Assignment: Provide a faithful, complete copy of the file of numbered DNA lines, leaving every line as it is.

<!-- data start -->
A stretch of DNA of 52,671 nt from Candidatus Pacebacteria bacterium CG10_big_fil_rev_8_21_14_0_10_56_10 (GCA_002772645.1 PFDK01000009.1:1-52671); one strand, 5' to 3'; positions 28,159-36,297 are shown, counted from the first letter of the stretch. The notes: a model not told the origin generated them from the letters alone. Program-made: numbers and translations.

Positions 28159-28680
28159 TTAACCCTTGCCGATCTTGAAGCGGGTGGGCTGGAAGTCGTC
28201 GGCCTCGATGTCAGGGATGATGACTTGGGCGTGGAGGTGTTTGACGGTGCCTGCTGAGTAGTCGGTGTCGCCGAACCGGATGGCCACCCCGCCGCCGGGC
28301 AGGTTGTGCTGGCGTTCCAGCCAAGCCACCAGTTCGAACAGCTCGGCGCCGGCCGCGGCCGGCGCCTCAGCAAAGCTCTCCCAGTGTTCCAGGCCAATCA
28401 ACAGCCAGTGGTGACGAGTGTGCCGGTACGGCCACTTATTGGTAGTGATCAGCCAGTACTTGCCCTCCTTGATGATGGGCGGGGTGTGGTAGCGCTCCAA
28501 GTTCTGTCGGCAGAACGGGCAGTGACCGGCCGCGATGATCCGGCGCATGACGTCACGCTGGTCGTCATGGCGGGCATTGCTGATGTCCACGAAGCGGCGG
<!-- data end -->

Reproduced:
A stretch of DNA of 52,671 nt from Candidatus Pacebacteria bacterium CG10_big_fil_rev_8_21_14_0_10_56_10 (GCA_002772645.1 PFDK01000009.1:1-52671); one strand, 5' to 3'; positions 28,159-36,297 are shown, counted from the first letter of the stretch. The notes: a model not told the origin generated them from the letters alone. Program-made: numbers and translations.

Positions 28159-28680
28159 TTAACCCTTGCCGATCTTGAAGCGGGTGGGCTGGAAGTCGTC
28201 GGCCTCGATGTCAGGGATGATGACTTGGGCGTGGAGGTGTTTGACGGTGCCTGCTGAGTAGTCGGTGTCGCCGAACCGGATGGCCACCCCGCCGCCGGGC
28301 AGGTTGTGCTGGCGTTCCAGCCAAGCCACCAGTTCGAACAGCTCGGCGCCGGCCGCGGCCGGCGCCTCAGCAAAGCTCTCCCAGTGTTCCAGGCCAATCA
28401 ACAGCCAGTGGTGACGAGTGTGCCGGTACGGCCACTTATTGGTAGTGATCAGCCAGTACTTGCCCTCCTTGATGATGGGCGGGGTGTGGTAGCGCTCCAA
28501 GTTCTGTCGGCAGAACGGGCAGTGACCGGCCGCGATGATCCGGCGCATGACGTCACGCTGGTCGTCATGGCGGGCATTGCTGATGTCCACGAAGCGGCGG